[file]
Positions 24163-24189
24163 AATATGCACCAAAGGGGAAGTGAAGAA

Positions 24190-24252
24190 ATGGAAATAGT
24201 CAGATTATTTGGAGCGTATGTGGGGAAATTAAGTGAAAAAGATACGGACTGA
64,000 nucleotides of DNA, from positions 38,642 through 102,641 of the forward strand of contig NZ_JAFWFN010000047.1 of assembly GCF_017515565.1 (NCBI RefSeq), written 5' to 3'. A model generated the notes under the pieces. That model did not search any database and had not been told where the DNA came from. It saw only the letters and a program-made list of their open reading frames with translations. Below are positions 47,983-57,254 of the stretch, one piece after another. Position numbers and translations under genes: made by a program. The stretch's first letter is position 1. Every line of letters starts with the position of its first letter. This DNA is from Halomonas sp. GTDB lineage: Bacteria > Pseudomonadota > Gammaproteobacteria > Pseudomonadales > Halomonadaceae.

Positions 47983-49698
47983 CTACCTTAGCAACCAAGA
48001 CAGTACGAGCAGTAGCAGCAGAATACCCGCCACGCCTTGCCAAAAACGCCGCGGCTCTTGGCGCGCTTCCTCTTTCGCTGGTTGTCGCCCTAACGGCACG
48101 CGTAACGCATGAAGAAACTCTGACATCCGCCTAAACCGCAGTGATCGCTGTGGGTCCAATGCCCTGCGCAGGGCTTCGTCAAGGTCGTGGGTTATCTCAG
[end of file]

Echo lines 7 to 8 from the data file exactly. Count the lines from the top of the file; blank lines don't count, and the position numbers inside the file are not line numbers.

Positions 47983-49698
47983 CTACCTTAGCAACCAAGA